Thermocouple is a material (junction between two different metals) which generates potential difference in terms of millivolts, isn't it?

Why don't we create a matrix of thermocouples (many thermocouples which are connected in series and parallel) to generate voltage in terms of volts or even kilovolts, and can supply current in terms of amperes?

Today's scientist are able to put billions of transistors inside a tiny chip. Why don't they put billions of thermocouples on a one meter-square plate? Isn't that feasible; if so, why? If it is feasible, just why don't they do it?


1 Answer 1


For a thermocouple to work there has to be a temperature difference. You have to heat one side or cool the other side, otherwise it will not produce any power.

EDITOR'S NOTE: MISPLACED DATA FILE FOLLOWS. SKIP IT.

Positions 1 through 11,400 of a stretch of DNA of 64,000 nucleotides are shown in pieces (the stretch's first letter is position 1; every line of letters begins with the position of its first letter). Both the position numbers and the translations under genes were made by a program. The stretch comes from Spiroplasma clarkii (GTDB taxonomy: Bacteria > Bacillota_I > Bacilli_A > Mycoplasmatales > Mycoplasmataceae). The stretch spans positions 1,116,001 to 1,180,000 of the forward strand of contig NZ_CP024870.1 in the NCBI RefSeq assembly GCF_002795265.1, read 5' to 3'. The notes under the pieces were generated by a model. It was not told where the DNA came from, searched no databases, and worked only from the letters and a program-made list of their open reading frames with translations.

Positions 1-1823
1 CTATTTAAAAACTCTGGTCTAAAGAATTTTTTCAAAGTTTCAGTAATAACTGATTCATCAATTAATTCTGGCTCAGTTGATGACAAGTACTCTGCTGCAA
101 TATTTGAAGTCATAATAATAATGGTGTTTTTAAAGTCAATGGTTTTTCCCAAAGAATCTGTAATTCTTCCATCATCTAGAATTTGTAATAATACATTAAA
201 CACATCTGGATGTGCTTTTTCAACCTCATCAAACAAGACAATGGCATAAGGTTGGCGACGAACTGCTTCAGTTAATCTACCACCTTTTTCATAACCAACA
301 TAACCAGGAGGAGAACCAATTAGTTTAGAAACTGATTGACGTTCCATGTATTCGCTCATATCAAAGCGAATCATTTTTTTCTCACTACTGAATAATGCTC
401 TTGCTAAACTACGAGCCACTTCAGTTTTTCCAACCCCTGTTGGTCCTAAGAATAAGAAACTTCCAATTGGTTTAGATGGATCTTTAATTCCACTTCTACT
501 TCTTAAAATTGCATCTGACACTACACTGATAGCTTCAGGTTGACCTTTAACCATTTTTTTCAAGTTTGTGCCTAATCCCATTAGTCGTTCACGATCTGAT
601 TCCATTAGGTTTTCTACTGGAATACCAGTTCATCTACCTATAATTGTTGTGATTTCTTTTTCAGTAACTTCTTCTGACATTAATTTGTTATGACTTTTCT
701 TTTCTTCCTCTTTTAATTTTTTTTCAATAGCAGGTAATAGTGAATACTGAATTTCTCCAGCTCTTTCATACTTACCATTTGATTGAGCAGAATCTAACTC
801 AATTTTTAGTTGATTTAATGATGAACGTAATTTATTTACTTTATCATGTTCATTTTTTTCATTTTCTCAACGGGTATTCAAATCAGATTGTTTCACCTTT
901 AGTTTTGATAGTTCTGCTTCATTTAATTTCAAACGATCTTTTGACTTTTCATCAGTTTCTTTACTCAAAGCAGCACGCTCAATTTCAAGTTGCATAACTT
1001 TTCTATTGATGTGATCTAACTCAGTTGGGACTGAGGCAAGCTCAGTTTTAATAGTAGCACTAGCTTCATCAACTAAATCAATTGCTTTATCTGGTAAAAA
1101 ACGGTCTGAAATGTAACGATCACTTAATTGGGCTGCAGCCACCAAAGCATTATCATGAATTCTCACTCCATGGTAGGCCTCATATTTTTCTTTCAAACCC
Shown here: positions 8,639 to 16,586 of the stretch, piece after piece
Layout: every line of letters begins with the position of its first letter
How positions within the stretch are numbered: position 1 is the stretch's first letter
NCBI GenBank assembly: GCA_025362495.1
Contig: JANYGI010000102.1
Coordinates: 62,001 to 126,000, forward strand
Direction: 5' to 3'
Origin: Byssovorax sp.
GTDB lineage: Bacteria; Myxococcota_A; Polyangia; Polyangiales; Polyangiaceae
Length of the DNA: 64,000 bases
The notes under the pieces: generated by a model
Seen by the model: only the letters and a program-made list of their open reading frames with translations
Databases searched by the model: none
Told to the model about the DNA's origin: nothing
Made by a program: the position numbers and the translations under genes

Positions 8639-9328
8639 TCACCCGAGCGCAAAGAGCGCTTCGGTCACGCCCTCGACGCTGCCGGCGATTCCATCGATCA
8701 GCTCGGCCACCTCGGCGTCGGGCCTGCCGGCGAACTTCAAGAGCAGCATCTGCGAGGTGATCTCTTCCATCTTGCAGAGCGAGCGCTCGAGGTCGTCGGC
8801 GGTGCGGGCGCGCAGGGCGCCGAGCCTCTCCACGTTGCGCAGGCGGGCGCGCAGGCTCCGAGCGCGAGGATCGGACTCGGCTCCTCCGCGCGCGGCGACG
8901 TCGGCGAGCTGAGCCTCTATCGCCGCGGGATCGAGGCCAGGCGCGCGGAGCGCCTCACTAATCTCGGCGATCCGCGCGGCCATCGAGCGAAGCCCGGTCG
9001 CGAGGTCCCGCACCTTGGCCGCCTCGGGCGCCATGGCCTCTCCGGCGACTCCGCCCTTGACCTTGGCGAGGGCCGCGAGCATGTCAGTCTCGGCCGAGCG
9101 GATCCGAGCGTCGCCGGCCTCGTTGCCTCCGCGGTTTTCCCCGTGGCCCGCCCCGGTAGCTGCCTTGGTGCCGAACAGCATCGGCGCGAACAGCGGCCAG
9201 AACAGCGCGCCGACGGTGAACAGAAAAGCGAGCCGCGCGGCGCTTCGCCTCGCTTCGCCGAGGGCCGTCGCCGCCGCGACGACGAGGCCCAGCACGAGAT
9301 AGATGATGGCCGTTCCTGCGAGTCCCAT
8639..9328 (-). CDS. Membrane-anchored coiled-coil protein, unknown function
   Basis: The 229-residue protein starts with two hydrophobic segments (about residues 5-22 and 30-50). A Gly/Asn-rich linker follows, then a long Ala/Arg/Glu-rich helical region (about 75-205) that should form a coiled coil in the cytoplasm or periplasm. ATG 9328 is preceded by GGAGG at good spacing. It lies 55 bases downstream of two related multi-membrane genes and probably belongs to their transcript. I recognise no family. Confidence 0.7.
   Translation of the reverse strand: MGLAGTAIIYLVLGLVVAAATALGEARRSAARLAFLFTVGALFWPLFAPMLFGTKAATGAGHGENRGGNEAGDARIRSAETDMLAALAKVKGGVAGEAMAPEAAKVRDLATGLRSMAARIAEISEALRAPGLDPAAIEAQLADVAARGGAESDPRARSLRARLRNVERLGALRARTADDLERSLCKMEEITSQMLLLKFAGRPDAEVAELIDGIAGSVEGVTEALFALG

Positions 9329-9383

You can buy what you want, that is , there are Peltier elements for sale. A Peltier element is just the same thermocouple but it is usually used in reverse (connect power to thermocouple and one side of it cools down while the other heats up) for cooling.

The problem with them is that the efficiency is very low in power generation mode. Part of it is because the temperature difference is too low (power plants heat the steam to more than 100 degrees for a reason - higher temperature = higher efficiency). Also, you need good electrical conductors for a thermocouple, which means that they will most likely conduct heat pretty good, so part of the heat goes trough the thermocouple. So, for high temperatures they are worse than a steam turbine, while you cannot get much power from low temperatures (where you cannot use a steam turbine) anyway.

In any case, thermocouples are used for power generation in Radioisotope Thermoelectric Generators (RTGs).


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